This week’s Slow Newscast is ‘Octopus: the allegations against Crispin Odey’.
Odey is one of the City’s most feted fund managers. He is perhaps best known for funding the Leave campaign and then making hundreds of millions by shorting the pound and British companies on the Brexit vote in 2016; likewise, he was in the public eye in September when he won big after he bet against the pound and British government debt ahead of September’s mini-budget announced by Kwasi Kwarteng, his former employee who lunched at his house earlier in the summer.
Last year, Odey appeared in a criminal court to answer an allegation of sexual assault. According to the evidence of the woman who accused him of assaulting her nearly 25 years earlier in 1998, he lunged at her and was all over her like an octopus. She felt his hands scrambling over her; on her breast, down her shirt, on her back, up her skirt. Crispin Odey was acquitted. The court found inconsistencies in her evidence and rejected her account. The judge said he left the courthouse with “his good character intact”.
In the course of his reporting, Paul Caruana Galizia hears from a further four women who, while they don’t know each other, give their own accounts of a similar pattern of assault. All of the alleged incidents happened since 1998; one happened months after the court case last year. Separately, Paul also hears allegations of sexual harassment. We twice asked Crispin Odey to give his side of the story, but he replied only to say there were “falsehoods” and “inaccuracies” in the allegations. He declined to be interviewed or engage with the accounts of his behaviour.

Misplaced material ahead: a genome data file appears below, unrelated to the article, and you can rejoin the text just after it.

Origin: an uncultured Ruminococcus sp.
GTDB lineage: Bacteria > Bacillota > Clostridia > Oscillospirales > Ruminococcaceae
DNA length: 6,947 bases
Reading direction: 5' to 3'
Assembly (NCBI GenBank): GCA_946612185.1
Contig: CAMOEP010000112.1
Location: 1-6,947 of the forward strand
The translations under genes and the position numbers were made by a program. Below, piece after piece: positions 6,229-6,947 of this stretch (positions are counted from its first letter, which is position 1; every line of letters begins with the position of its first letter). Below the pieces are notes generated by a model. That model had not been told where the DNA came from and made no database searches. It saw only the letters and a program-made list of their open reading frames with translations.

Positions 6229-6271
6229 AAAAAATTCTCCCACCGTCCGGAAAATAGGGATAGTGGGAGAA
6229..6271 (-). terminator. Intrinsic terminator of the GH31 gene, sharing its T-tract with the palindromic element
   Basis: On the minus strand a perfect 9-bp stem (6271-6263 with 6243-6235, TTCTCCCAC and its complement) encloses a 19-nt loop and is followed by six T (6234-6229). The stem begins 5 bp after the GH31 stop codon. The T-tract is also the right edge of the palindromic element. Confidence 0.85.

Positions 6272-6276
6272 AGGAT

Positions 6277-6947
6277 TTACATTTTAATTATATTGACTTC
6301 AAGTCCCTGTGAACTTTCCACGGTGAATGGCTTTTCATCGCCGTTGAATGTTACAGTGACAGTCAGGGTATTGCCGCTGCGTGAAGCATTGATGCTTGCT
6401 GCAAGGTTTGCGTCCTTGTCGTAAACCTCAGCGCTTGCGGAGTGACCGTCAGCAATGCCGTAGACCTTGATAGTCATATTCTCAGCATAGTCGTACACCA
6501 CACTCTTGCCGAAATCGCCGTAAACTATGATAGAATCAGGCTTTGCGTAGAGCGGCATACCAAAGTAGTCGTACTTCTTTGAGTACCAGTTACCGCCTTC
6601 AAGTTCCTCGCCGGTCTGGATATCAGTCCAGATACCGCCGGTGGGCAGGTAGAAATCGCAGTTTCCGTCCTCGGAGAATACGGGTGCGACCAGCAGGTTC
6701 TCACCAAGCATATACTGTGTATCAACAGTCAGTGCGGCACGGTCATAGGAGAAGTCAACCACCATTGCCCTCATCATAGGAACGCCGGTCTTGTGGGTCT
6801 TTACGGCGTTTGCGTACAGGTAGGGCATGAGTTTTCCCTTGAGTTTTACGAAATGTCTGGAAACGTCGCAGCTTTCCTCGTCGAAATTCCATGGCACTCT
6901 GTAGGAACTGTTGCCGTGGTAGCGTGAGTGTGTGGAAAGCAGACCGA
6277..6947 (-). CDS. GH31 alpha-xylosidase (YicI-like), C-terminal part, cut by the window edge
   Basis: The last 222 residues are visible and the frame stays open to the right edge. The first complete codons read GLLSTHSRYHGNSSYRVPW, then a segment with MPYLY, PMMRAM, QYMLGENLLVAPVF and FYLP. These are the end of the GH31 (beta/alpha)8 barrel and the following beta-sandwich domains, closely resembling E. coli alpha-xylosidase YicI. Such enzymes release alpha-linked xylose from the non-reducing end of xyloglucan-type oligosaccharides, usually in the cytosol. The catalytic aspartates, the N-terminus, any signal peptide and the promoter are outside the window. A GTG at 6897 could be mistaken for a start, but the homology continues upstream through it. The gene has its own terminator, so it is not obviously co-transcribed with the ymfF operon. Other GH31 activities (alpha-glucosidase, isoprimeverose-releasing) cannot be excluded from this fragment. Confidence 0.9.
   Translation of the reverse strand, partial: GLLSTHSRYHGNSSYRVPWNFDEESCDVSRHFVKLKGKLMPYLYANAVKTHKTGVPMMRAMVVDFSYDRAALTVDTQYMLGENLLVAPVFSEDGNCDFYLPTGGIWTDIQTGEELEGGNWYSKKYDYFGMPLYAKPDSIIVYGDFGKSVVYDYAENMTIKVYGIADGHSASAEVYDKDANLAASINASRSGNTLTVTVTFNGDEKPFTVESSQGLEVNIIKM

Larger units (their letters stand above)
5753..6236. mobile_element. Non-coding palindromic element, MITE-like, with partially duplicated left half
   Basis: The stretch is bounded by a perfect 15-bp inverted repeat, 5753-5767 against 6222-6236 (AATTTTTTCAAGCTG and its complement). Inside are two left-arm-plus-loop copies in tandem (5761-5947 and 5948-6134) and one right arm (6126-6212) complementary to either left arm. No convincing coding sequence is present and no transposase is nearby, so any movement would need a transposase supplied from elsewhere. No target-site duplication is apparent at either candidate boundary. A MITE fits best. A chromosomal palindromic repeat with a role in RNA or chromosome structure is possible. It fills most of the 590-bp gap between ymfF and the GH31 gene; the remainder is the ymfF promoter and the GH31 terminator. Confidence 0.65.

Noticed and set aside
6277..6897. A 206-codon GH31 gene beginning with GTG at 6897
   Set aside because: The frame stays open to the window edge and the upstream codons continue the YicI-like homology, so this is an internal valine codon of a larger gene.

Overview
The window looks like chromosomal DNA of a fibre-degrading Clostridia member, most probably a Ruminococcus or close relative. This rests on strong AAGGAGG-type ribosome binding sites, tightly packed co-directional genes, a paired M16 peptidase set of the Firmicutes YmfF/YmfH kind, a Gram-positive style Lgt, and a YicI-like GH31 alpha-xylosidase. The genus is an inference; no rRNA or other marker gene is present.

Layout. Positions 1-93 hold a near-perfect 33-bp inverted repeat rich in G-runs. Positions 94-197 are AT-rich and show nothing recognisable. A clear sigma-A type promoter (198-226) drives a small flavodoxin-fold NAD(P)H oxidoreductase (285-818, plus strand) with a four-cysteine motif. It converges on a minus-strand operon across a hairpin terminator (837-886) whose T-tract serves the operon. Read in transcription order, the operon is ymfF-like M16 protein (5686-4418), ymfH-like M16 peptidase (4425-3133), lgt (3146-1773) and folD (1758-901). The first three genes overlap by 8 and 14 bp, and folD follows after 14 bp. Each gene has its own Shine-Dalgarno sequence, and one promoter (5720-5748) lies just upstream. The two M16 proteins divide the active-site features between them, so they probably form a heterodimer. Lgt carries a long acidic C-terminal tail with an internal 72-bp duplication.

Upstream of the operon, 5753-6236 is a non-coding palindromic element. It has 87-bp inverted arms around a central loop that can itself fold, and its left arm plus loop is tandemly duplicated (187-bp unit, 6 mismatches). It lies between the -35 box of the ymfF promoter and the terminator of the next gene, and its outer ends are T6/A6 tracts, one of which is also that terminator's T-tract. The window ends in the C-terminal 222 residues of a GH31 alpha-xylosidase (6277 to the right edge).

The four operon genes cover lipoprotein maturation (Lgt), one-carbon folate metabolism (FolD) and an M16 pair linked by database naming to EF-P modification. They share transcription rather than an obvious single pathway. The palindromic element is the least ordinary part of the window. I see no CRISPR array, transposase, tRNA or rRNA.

Paul’s investigation is into more than the allegations against one man. It’s an examination too of the system – the institutions, culture and behaviours that inhibit people from speaking out and contribute to such low levels of successful prosecution for sexual assault. You can listen to Octopus in the Tortoise app or on all podcast platforms today.
The fourth episode of our podcast series The Tavistock: Inside the Gender Clinic is out today. Reported by Polly Curtis, it aims to shine a light on one of the most contentious issues today – and one we know so little about: whether to prescribe puberty blockers to children with gender dysphoria. Do listen to the series so far here.
We’re ending the year with a flurry of live events:
- Today at 1:30pm we’re asking how we can build a fairer world in an era of permacrisis.
- Tomorrow evening from 6pm we’re holding a special festive edition of Tortoise Lates in our newsroom.
- On Wednesday from 9:30am-1:30pm it’s the Responsible Quantum Summit – come along if you want to know how our lives will change in a world with quantum computing at its core.
Have a very good week.
Editor & Co-founder